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Chronic Obstructive Pulmonary Disease (COPD): Smoking is Usually the Cause and Quitting Helps

Commercial advertisements have helped familiarize the public with COPD, a term which refers to a group of diseases that cause airflow blockage and breathing-related problems. COPD includes emphysema; chronic bronchitis; and in some cases, asthma. November is National COPD Awareness Month, a time to learn about COPD symptoms and prevention.

The Centers for Disease Control and Prevention describes COPD as a condition in which less air flows through the airways—the tubes that carry air in and out of the lungs. In the early stages of COPD, there may be no symptoms, or only mild symptoms, such as:

  • A nagging cough (often called “smoker’s cough”)
  • Shortness of breath, especially with physical activity
  • Wheezing (a whistling sound when breathing)
  • Tightness in the chest

As the disease gets worse, symptoms may include:

  • Having trouble catching your breath or talking
  • Blue or gray lips and/or fingernails (a sign of low oxygen levels in the blood)
  • Trouble with mental alertness
  • A very fast heartbeat
  • Swelling in the feet and ankles
  • Weight loss

Most often, COPD is caused by smoking. Smoking accounts for as many as 8 out of 10 COPD-related deaths. However, as many as 1 out of 4 Americans with COPD never smoked cigarettes. Smoking during the childhood and teenage years can slow the way lungs grow and develop. This can increase the risk of developing COPD in adulthood.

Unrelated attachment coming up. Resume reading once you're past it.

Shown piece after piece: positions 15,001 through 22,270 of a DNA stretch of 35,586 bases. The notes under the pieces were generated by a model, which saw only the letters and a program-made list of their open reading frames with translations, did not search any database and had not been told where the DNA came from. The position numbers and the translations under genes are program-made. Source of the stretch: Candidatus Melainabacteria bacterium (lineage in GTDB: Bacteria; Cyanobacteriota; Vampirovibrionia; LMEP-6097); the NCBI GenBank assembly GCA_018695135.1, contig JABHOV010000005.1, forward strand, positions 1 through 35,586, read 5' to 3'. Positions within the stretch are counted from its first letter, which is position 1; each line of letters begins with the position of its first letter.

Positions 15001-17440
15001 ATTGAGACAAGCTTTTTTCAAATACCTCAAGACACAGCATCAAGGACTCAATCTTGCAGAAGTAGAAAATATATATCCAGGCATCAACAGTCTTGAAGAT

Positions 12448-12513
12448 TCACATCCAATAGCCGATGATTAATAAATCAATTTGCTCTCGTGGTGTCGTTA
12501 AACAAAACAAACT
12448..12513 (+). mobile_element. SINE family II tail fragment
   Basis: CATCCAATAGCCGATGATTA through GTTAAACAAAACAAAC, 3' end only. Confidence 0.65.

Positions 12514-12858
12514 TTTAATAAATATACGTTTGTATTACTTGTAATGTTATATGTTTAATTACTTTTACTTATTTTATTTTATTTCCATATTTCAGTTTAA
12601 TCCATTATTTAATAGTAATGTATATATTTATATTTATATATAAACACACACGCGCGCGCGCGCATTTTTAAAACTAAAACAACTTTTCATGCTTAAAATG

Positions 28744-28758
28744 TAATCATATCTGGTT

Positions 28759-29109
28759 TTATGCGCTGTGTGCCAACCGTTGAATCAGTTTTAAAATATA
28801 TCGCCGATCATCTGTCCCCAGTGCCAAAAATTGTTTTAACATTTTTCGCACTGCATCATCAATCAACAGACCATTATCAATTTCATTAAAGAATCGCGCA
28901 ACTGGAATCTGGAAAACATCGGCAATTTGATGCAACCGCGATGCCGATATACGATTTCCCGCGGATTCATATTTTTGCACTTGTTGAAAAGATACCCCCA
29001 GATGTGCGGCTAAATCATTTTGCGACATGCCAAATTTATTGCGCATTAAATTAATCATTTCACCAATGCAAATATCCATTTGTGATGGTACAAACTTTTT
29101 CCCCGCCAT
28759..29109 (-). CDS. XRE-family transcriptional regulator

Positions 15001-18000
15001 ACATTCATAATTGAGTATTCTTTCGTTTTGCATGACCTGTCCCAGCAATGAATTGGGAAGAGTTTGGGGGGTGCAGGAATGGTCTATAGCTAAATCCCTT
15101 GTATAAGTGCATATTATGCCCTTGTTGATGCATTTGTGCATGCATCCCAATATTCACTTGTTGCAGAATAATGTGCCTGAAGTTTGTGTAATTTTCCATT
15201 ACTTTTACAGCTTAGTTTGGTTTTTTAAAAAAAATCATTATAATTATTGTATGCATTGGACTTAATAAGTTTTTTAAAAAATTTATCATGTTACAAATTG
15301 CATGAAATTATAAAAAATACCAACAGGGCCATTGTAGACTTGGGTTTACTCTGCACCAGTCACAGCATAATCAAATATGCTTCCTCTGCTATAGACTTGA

How severe COPD symptoms become depend on the amount of damage to the lungs. If a person keeps smoking, the damage will worsen faster than if he or she stops smoking. Among 15 million U.S. adults with COPD, more than one-third (39 percent) continue to smoke.

The best way to prevent COPD is to never start smoking. Smokers should quit and avoid secondhand smoke. For those ready to quit, help is available at no charge. Alabama residents may call the Alabama Tobacco Quitline toll free at 1-800-QUIT-NOW (1-800-784-8669) or visit The Quitline provides free individualized coaching to help tobacco users quit. The Quitline also offers up to 8 weeks of free nicotine patches to those medically eligible and enrolled in the program. Services from the Quitline are available 7 days a week from 6 a.m. to midnight.

Even though there is no cure for COPD, lifestyle changes and treatments can help make breathing easier, allow for more activity, and slow the progress of disease.

Scott Harris, M.D.
State Health Officer

(November 2019)

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Page last updated: November 5, 2019